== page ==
Paper Photography: American Scene

By 1860, inexpensive paper photographs were being produced in volume for a mass public who sought portraits of celebrities, public events and scenic views.

During the 1860s and 1870s, photography was a witness to most aspects of American culture. The camera captured the rapid advances of the age: engineering achievements, the birth of the modern railroad, the documentation of college life, astronomy and medicine.

The photographer also experimented with the photographic process itself and experimented with manipulations to produce spirit photography and trick photography.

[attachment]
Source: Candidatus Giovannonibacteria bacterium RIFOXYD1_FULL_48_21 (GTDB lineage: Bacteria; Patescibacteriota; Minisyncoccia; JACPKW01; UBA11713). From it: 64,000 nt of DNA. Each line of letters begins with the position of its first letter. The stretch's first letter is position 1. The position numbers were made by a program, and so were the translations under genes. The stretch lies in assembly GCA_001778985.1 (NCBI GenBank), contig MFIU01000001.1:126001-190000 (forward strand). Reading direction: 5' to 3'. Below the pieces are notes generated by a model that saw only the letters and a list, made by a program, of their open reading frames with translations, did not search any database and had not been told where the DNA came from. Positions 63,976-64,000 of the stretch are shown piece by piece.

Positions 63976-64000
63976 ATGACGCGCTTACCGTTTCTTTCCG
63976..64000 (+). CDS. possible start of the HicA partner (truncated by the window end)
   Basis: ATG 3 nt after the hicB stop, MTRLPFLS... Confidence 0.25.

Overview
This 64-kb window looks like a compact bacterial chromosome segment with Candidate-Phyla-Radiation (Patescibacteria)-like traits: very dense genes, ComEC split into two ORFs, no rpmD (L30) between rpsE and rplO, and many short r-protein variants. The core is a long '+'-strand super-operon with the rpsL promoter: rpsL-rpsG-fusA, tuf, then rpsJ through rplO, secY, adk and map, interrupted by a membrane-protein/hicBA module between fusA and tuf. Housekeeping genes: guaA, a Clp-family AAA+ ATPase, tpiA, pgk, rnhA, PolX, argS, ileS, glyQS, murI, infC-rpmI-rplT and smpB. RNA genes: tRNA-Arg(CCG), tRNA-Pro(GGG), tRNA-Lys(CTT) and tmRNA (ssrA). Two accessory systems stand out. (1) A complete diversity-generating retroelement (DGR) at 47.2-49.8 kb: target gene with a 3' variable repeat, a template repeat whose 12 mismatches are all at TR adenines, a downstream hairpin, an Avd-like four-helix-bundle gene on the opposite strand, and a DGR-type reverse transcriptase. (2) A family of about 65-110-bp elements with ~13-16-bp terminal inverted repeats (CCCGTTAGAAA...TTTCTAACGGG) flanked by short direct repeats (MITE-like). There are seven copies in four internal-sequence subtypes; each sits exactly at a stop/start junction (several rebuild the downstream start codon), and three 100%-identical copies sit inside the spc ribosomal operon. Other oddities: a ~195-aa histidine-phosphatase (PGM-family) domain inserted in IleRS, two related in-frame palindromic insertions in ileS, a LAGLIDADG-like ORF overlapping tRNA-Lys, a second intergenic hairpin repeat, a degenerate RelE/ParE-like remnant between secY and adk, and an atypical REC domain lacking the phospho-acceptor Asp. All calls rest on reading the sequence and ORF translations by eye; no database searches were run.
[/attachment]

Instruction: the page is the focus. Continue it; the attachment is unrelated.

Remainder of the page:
The exhibition also features 3-D stereographic images and cartes-de-visite. While these relatively small images have received little attention as works of art, they were some of the most popular and widely circulated of the period. The parlor stereoviewer was, in essence, the television of its day—a means of bringing virtual images of the larger world into the living room.

Joseph P. Babbitt, b. 1830
Kansas City Bridge: Lowering First Section of Curb, No. 1, August 7, 1867, 1867
2005.27.255

Jeremiah Gurney, 1812-1886
Walt Whitman, ca. 1868
2005.27.199

Prescott & Gage, act. 1860s
Woman with Opera Glasses, ca. 1861
2005.27.263

Unknown,
Interior, Niagara Suspension Bridge, ca. 1860
2005.27.239

Unknown,
Pennsylvania Railroad Engine, 1868
2005.37.47

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